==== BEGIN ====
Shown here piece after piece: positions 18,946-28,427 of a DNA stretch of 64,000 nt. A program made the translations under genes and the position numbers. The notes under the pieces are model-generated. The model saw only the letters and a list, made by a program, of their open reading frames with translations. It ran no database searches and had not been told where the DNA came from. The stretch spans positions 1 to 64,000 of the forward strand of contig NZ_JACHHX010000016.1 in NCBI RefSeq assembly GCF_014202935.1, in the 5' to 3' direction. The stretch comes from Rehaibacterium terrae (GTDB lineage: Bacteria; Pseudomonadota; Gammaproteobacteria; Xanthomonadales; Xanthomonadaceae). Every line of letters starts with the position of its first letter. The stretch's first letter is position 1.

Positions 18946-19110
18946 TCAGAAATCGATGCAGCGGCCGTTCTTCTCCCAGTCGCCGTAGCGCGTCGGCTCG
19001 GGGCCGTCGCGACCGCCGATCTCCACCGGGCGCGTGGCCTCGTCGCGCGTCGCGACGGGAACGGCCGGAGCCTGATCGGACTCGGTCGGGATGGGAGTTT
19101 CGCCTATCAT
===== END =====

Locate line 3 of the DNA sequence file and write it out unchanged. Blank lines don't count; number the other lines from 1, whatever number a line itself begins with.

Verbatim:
18946 TCAGAAATCGATGCAGCGGCCGTTCTTCTCCCAGTCGCCGTAGCGCGTCGGCTCG